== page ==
â€œHowdy sir,â€ he said when McCree entered. â€œYou find everything all right? Is everything okay?â€
â€œDid you not hear the gunfire in the street?â€ McCree said.
â€œOh, I did. What happened there? That didnâ€™t involve you, did it?â€
â€œYouâ€™re not one of them gangsters are you?â€
â€œOf course not.â€
â€œOh thatâ€™s good.â€
â€œThere was some â€¦ creatures â€¦ that looked doggish that came after a man running from the bayou.â€
â€œOh my. Thatâ€™s terrible.â€
Burke spoke slowly and quietly, his voice strange. McCree noticed a ring with owls like the one on the mailman on his right ring finger. Three owls and three of the letter â€œO.â€
â€œI never heard the like,â€ Burke said. â€œThat poor, poor man. Is there anything else I can get for you, sir.â€
â€œNot at the moment,â€ McCree said.
â€œOh, thatâ€™s good.â€
â€œI actually need to change and get after those as fast as I can.â€
â€œIâ€™ll get out of your way then. You need anything, Iâ€™m right up here in the office. You just let me know. If Iâ€™m not there, my wife will be.â€
â€œThank you Mr. Burke.â€
â€œOh youâ€™re welcome Mr. â€¦ Iâ€™m sorry. Iâ€™ve forgotten your name.â€
â€œMr. McCree, thatâ€™s right. Thatâ€™s right. You and those other folks. Mr. Johnson and â€¦ somebody else. Sounds like heâ€™s Cajun.
â€œThatâ€™s a Cajun name, sounds like. Or French. Could be French. He didnâ€™t sound French but you never know. Well, good day. Iâ€™m sorry.â€
The man finally let himself out.
McCree changed into his khaki hunting clothes and his pith helmet. He pulled on waders too.
He went back to the street where the man had been murdered and examined the road. He found the tracks of the man and the two dogs. The manâ€™s tracks came from down the street and the dogs came in from that way and headed out that way.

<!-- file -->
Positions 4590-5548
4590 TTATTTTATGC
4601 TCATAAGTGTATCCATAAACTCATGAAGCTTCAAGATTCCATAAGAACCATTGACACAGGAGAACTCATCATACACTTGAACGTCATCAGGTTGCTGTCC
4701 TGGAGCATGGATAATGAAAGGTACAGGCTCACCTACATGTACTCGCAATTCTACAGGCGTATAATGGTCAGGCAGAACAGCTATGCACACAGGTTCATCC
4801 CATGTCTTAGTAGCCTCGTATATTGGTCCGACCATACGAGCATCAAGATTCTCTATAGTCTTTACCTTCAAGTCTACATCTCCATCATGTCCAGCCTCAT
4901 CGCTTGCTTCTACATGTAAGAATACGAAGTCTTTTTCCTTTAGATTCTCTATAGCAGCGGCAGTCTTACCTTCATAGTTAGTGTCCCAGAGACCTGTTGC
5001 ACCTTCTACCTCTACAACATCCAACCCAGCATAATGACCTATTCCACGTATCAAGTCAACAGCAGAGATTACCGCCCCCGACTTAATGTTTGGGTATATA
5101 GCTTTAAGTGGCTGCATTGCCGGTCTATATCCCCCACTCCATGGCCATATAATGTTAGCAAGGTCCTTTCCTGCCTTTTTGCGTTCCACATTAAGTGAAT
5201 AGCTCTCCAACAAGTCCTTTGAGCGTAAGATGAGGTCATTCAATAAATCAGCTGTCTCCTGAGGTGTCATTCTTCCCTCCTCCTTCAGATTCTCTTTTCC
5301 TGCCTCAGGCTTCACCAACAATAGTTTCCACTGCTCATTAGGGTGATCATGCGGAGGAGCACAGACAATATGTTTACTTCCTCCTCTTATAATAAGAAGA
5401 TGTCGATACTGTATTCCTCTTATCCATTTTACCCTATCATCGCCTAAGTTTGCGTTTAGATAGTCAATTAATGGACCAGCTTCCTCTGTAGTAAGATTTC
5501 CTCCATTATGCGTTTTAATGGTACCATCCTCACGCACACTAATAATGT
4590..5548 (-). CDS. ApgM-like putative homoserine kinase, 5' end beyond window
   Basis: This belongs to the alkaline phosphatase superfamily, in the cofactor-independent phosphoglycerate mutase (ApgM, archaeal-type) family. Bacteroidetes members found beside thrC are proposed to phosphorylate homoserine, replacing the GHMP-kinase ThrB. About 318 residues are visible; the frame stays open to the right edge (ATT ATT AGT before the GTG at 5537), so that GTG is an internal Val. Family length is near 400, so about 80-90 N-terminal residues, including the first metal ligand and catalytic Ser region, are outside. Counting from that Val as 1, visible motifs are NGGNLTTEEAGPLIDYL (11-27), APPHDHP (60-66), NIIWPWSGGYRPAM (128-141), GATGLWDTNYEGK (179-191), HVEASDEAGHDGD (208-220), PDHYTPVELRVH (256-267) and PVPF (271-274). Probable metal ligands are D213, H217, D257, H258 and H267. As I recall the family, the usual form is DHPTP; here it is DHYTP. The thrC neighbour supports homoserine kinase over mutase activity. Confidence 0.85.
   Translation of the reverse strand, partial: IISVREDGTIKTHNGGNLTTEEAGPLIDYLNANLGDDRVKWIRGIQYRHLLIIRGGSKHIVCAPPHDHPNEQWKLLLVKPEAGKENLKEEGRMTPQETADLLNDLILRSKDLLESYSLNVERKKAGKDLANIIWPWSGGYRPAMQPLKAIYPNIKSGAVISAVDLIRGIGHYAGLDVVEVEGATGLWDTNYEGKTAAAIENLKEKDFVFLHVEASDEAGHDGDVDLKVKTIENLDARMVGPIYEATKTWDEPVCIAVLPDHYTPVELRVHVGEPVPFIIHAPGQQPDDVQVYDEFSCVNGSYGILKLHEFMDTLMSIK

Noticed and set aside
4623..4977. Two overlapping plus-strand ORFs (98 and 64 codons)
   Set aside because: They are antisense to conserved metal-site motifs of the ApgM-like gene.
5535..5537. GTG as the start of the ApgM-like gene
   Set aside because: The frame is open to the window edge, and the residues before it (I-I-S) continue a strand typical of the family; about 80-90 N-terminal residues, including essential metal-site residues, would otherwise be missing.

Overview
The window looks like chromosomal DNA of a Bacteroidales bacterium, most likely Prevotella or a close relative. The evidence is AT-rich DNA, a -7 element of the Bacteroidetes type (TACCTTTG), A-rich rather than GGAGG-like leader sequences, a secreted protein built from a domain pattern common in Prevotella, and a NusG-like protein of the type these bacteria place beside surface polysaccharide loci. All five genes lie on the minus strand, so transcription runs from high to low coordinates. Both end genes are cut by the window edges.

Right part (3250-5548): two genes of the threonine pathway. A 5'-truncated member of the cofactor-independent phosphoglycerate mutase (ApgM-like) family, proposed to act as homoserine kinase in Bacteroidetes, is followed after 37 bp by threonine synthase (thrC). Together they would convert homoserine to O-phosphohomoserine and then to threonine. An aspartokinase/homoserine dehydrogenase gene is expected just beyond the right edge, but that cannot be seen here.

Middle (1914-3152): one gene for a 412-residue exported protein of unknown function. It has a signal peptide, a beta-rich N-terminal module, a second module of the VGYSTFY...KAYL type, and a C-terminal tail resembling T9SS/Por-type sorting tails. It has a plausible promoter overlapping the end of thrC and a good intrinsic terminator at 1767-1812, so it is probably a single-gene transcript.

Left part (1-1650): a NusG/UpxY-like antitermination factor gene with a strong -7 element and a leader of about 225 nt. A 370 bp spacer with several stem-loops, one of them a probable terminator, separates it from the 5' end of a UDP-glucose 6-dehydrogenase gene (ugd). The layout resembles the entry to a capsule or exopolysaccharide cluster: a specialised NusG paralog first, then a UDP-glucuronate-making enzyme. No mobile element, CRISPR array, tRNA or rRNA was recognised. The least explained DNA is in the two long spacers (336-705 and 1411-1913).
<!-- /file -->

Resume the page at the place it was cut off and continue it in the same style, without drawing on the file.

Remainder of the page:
DeLuve walked up to the man.
â€œDeLuve, get your equipment!â€ McCree called to the man.
DeLuve photographed the tracks at McCreeâ€™s direction.
â€œDo you have any waders, boy?â€ McCree asked him.
â€œThose are just dog tracks,â€ DeLuve said.
â€œOh, these arenâ€™t any dogs that Iâ€™ve seen before.â€
â€œLooks like dog tracks.â€
â€œGet yourself some waders. Weâ€™re going out to the bayou.â€
DeLuve walked away mumbling â€œBig game hunter?â€
McCree headed up to Cross Street, which ran by the canal that followed the edge of the bayou on that side of town. The trail led north along the bayou and he noticed that, by the way the tracks were laid, it looked like the hounds let Brody stay just ahead of them as they chased him into town. They were enjoying the hunt.
The trail came to a hard-top Model A Ford motorcar in the ditch, not far out of town. The driverâ€™s side door was open and numerous hideous claw marks were on its roof, the driverâ€™s side window rolled up but spider-webbed with long cracks from numerous impacts.
The manâ€™s tracks came from the motorcar. The dog tracks continued up the road as if the dogs had been chasing his machine.
McCree headed back into town.
* * *
DeLuve went to the hardware store. A man with a ready smile greeted him, leaving two men who seemed to be visiting at the main counter
â€œHowdy sir,â€ he said. â€œCan I help you?â€
â€œHowdy,â€ DeLuve said. â€œIâ€™m looking for some waders.â€
â€œWaders. Yes sir. We got some waders right over here. You doing some fishing?â€